TV star Justin Lee Collins has been found guilty of harassing his ex-lover.
The 38-year-old comic was sentenced to 140 hours community sentence and ordered to pay £3,500 costs after subjecting Anna Larke to a string of cruel taunts during their seven-month affair.
Yet dispute the string of tawdry revelations and today’s guilty verdict, Collins’ ex-wife told SWNS that she still believed her husband.
Speaking from her home in Bristol, Karen Collins, said: ”At the moment my priority is the children.
”But I can say that I think the verdict is ridiculous. I don’t believe it for even one second.”
Following the conviction the Crown Prosecution Service (CPS) openly justified its decision to prosecute the funnyman – best known for hosting Channel 4’s The Friday Night Project.
Baljit Ubhey OBE, Chief Crown Prosecutor for Thames and Chiltern CPS, said there had “clear evidence” from the start of Collins’ criminal behaviour.
She said: “Justin Lee Collins was charged with harassment (causing fear of violence) after the CPS considered a file of evidence in this case.
“As with all cases, this decision was taken in accordance with the Code for Crown Prosecutors and was kept under constant review.
“The Code consists of two tests; is there is enough evidence against the defendant such as to provide a realistic prospect of a conviction and is it in the public interest to prosecute.
“We examined the evidence and were satisfied that there was sufficient evidence to secure a realistic prospect of conviction, and that it was in the public interest to bring criminal proceedings.
“There was clear evidence in this case that the defendant had subjected the complainant to physical, psychological and verbal abuse during the course of their relationship.
“A unique feature of this case is the presence of voice recordings of some of the abuse, which supported the allegation.
“The jury’s guilty verdict after a two week trial at St Albans Crown Court confirms that victims of domestic abuse have a voice and it will be heard.
“Domestic abuse can include verbal abuse and physical abuse. Both can be equally serious and distressing to the victim.
“Domestic abuse frequently happens behind closed doors making cases difficult to prosecute as evidence often consists of one word against another.
“However, this should not deter victims from reporting incidents to the police. It is important that incidents are recorded at the time they occur to give the
police the best chance of securing evidence to support a prosecution.”
During a week-long trial at St Alban’s Crown Court the jury heard Collins made Ms Larke write down in a notepad all her previous sexual encounters.
He even forced her to sleep facing him, threw away DVDs because they featured actors she found attractive and made death threats against her.
When he gave evidence against the claims the comic – currently starring in musical rock of Ages – told the court his ex brought out “the demon” in him.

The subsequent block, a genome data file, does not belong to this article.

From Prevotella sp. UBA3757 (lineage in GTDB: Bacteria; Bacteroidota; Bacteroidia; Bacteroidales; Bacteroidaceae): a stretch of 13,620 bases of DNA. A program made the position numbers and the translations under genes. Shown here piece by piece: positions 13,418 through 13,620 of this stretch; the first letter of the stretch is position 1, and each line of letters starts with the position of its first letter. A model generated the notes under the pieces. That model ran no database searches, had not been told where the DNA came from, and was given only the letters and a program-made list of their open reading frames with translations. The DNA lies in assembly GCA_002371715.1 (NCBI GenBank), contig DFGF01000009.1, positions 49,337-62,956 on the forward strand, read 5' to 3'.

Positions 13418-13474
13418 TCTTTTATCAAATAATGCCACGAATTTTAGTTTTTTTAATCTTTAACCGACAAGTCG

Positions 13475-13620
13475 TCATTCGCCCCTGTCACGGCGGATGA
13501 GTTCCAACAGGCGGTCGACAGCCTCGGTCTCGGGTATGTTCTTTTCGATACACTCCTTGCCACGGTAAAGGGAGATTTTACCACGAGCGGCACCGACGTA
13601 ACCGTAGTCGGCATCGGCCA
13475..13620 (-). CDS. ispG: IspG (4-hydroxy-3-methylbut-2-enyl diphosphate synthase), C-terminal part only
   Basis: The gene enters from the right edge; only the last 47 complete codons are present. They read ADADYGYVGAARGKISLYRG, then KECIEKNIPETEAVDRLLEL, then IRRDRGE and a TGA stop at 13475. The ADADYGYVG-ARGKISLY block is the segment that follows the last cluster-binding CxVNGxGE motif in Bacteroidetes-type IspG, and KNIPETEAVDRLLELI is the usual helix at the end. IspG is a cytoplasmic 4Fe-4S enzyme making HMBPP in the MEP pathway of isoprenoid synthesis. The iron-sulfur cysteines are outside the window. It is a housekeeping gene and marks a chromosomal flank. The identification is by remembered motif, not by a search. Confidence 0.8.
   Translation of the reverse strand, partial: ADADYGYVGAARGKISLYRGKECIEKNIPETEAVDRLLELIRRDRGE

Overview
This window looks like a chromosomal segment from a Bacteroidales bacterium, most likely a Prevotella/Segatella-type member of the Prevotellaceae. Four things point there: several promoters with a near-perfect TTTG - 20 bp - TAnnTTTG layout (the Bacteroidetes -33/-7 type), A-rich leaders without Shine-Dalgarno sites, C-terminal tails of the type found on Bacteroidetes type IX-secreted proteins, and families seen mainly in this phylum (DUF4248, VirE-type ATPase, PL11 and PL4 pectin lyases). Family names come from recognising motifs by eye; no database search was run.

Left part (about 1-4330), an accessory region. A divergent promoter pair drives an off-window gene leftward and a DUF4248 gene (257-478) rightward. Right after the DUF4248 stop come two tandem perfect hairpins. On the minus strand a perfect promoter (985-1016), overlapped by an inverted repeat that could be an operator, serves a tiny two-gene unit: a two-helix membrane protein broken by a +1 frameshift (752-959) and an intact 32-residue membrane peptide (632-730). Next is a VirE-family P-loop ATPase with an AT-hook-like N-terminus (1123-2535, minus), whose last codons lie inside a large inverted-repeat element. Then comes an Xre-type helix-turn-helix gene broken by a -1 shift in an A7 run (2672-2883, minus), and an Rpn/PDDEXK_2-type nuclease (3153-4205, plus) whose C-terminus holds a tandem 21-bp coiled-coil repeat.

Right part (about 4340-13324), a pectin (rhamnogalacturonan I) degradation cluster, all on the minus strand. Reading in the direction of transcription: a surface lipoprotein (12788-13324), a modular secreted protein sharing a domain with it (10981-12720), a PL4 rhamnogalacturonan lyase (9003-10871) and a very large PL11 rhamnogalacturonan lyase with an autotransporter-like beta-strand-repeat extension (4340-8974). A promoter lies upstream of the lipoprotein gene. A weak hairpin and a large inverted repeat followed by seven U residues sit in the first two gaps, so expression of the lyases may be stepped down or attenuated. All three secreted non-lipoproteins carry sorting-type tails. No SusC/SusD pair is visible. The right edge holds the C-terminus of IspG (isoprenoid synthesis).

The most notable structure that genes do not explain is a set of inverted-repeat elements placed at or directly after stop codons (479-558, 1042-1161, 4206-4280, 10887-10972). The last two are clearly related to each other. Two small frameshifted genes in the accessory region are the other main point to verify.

Senior Investigating officer for Hertfordshire Constabulary, Det Insp Justine Jenkins, praised the work of his team to help bring the case to court.
He said: “Hertfordshire Constabulary treats incidents of domestic violence extremely seriously, whether it is physical, verbal or psychological.
“No-one should endure this sort of violent behaviour from anyone, least of all someone with whom they have an intimate relationship.
“Together with the CPS and the Watford Local Crime Unit, my team has worked really hard to bring this case before a jury and I hope the outcome serves as a warning to anyone who thinks it is ok to treat another person in this manner.
“The victim was extremely brave in coming forward to report the offences inflicted upon her.
“I would urge anyone who is or has been in a similar situation to get in contact with police as soon as possible.”
Collins, from London, was found guilty of harassment, causing fear of violence, following a two week trial at St Albans Crown Court.
The court heard he made her write down every sexual encounter she had ever had, he read her Facebook and Twitter messages and stopped her using social networking.
The jury were played a secret recording she made of him verbally abusing her during a row, in which he called her a “f****** slag”, a “dirty vile whore,” and a “f****** sex addict.”
In contrast Collin’s ex-wife of nine years Karen Collins told the court he was a “gentle, kind and generous” man who had never laid a finger on her.
Collins told the court he had never attacked her in any way and had never hit anyone in his life, but the recording had shown him at his worst.
He said he had only ever slapped Ms Larke to calm her down when she was self-harming, which he claimed she did, once gouging her wrists and threatening to kill herself